2016 Visiting Artist

Susan Cooley-Gilliom Artist in Residence and Teaching (ART) Program Give NowGive Later

ART Program

The Susan Cooley-Gilliom Artist in Residence and Teaching (ART) Program is a lasting gift to the many artists, arts educators and students, and arts enthusiasts we are fortunate to have in our community. The program represents a significant part of Susan’s lasting legacy–as a beloved local artist and environmental advocate.

The ART program works to develop and enhance the visual arts through short-term residencies and workshops taught by nationally-established and highly reputable artists who create in a range of media. Past visiting artists include: Michelle Ross, Richard Notkin, Katherine Ace, Laura Ross Paul, Tip Toland and Sergei Isupov.

2016 Visiting Artist: Phoebe Toland

In May of 2016, the Susan Cooley-Gilliom Artist in Residence and Teaching (ART) Program recipient was artist Phoebe Toland. Toland received her BFA in painting from Rochester Institute of Technology in 1975 and her MFA in Montana State University in 1983. She is a nationally recognized artist and the recipient of multiple awards including the the Artist’s Innovation Award from the National Endowment for the Arts in 2009; the Adolph and Esther Gottlieb Foundation Grant in 2005; the Meadowlark Foundation Education Grant in 2001; and the Purchase Award, Equinox at the Paris Gibson Square Museum, Great Falls, MT in 1999.

Her art is in permanent collections at the Holter Museum of Art, Helena, Montana; the Yellowstone Art Museum, Billings, Montana; the Paris Gibson Square Museum of Art, Great Falls, Montana; and private collections across the country.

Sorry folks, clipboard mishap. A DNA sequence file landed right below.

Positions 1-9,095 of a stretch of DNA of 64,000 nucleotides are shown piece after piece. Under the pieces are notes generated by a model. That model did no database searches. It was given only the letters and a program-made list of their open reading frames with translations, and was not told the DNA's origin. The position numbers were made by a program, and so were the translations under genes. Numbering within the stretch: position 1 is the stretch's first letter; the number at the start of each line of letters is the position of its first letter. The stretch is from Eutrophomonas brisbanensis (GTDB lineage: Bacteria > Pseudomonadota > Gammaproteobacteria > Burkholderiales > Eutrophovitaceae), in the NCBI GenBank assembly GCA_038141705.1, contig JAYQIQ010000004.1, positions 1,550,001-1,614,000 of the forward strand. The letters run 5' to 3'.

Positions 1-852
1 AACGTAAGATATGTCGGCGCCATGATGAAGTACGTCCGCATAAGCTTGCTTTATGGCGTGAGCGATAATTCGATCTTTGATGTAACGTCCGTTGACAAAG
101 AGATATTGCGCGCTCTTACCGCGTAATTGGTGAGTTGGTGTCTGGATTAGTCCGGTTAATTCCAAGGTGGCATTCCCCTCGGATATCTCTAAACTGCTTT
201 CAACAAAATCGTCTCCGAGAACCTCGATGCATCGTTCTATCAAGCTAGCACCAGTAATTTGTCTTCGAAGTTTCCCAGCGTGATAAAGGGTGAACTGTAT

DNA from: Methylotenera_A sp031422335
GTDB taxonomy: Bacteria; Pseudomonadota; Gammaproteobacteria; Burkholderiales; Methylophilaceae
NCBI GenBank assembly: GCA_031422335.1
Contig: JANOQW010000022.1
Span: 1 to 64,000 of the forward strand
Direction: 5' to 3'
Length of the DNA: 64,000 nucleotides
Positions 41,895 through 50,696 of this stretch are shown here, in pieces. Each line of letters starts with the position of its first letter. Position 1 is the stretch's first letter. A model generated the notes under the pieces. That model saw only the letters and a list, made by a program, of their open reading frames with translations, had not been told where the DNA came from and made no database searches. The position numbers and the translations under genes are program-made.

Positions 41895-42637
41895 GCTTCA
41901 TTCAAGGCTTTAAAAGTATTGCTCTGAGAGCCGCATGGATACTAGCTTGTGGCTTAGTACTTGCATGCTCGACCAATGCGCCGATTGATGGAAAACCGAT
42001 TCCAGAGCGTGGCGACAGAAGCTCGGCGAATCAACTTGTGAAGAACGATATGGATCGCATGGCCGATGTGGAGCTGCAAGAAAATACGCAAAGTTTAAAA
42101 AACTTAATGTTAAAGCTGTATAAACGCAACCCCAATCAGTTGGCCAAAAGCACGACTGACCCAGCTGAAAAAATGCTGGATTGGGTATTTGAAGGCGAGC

Toland conducted hands-on workshops at Blue Line Arts, as well as lectures at various locations in Placer County.

More on Phoebe Toland

Toland’s work is closely connected to architecture, responding to urban sprawl and rapid growth in cities – issues that are indicative of community dynamics as an expression of larger systems or networks.

Toland says “My work has always been closely connected to architecture. But structure goes beyond buildings and cities. It lies at the heart of all activity, and speaks about patterns and hierarchies within societies. Structures that may seem unique within a culture are often seen elsewhere with slight variations; the teepee circle in Wyoming and an ancient Celtic circle in England. The cultural similarities and differences that unite us as a people provide a link to our history and continue to inform and inspire my work.”

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